Yesterday, we reported that expensive reshoots had been ordered for Rogue One: A Star Wars Story because Disney executives were unhappy with test screenings of the film. Today, that story has been slightly amended, and we have a clearer pictures of why exactly the film is headed for reshoots.
First, as some of you know, reshoots are a standard part of any blockbuster film, and they’re not newsworthy on their own. What made these reshoots notable is that they were supposedly to address the dissatisfaction Disney executives have with the film right now. THR elaborates on that dissatisfaction by pointing out that the film isn’t at disaster, but rather it’s tonally not in line with what Disney wants the movie to be.
According to THR, “felt it was tonally off with what a “classic” Star Wars movie should feel like. The pic has not yet been tested before audiences, but one source describes the cut as having the feel of a war movie.”
That’s a bit disheartening because I would love to see a Star Wars movie that was in the style of a war film (also, war film has a broad connotation. No one would confuse The Guns of Navarone with Saving Private Ryan, but they’re both “war films”). However, a source argues to THR, “This is the closest thing to a prequel ever,” a source tells THR. “This takes place just before A New Hope and leads up to the 10 minutes before that classic film begins. You have to match the tone!”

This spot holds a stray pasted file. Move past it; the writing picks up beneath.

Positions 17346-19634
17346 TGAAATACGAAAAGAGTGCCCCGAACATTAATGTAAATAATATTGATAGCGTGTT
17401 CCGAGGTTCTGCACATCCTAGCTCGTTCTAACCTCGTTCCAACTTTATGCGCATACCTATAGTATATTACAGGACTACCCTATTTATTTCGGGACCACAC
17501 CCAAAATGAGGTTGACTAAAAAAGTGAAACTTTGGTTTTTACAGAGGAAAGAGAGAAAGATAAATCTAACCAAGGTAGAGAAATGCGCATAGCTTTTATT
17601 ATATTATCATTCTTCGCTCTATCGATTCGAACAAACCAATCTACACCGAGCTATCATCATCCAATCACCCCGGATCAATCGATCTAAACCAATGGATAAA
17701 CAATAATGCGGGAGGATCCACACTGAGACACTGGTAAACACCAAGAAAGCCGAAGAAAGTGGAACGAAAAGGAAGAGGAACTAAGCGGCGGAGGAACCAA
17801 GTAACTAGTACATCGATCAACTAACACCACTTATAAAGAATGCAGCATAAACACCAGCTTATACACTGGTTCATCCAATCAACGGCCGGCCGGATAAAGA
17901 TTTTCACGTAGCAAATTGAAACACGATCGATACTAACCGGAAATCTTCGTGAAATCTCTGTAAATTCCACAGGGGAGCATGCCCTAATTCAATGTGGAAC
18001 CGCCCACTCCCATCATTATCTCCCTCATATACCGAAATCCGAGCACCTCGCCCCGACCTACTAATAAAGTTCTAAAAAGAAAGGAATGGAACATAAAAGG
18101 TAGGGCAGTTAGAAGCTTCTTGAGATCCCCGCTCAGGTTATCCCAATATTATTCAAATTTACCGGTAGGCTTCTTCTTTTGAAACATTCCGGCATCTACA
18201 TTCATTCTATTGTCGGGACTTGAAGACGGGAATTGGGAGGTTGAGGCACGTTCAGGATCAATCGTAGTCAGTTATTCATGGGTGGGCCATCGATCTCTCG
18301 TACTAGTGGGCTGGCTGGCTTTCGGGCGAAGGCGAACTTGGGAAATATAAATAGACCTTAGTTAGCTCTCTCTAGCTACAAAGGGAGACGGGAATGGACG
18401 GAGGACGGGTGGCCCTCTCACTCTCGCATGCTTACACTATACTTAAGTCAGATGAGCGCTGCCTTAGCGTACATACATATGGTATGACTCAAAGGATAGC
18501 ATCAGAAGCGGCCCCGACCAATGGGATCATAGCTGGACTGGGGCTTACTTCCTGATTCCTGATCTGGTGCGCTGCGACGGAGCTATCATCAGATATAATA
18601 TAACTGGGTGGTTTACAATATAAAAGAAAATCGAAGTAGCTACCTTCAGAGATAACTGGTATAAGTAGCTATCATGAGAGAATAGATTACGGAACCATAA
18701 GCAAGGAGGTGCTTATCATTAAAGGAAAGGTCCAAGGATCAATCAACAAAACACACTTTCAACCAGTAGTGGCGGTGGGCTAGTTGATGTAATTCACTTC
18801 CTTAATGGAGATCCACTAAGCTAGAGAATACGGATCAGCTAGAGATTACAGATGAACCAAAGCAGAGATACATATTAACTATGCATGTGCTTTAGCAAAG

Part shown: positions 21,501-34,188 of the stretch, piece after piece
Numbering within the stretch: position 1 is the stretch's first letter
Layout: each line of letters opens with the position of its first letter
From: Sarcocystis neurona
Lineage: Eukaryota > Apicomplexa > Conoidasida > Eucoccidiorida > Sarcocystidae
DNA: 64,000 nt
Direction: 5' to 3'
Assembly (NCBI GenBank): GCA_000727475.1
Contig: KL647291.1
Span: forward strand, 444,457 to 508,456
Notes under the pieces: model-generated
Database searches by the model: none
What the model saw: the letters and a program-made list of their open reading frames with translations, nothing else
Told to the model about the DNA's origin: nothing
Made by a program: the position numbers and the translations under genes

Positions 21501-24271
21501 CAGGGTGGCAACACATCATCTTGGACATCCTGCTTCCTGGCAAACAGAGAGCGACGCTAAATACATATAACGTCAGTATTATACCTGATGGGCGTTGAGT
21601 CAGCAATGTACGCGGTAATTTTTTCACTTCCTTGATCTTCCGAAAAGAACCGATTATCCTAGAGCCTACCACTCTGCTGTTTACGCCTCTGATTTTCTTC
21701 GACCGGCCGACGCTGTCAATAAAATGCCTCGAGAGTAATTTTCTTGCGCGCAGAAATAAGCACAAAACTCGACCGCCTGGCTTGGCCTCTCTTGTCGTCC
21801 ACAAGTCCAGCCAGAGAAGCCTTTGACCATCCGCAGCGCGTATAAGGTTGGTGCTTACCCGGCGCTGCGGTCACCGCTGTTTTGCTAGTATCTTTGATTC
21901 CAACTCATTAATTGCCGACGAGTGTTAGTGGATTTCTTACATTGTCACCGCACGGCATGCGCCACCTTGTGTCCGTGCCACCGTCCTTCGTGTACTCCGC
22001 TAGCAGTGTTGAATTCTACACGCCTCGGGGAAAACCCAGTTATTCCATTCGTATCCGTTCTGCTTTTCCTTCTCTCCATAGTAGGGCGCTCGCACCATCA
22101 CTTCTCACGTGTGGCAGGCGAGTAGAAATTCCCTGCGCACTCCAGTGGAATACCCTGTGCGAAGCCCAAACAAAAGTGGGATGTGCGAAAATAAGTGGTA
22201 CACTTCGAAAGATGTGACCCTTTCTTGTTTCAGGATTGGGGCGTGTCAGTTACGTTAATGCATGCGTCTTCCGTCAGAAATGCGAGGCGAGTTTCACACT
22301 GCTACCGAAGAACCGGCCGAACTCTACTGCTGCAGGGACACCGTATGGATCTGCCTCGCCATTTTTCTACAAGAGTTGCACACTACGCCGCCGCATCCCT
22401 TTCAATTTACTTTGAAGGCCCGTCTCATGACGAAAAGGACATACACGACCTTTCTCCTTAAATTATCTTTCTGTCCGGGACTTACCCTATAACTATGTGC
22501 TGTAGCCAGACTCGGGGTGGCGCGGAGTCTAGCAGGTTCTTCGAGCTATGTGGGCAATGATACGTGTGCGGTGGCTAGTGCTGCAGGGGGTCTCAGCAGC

But do you? If anything, it sounds like Disney is just trying to play it safe. Star Wars: The Force Awakens played it as safe as possible by pretty much aping A New Hope and The Empire Strikes Back, and audiences ate it up, so perhaps that’s why Disney wants something that plays it “classic”.
It’s also possible that the reshoots are meant to bring in an appearance of Han Solo as played by Alden Ehrenreich, but that wouldn’t make a lot of sense. If this film leads up to “10 minutes before” A New Hope, then why would you have a younger looking Han Solo popping up? Granted, the timeline isn’t exactly clear, so perhaps that “10 minutes” is an exaggeration and the Death Star plans languish for some time before landing in Leia’s hands, but that would remove a sense of urgency from the proceedings.
Hopefully, these reshoots will strike a balance between something fresh and exciting and the classic feel of the original movies.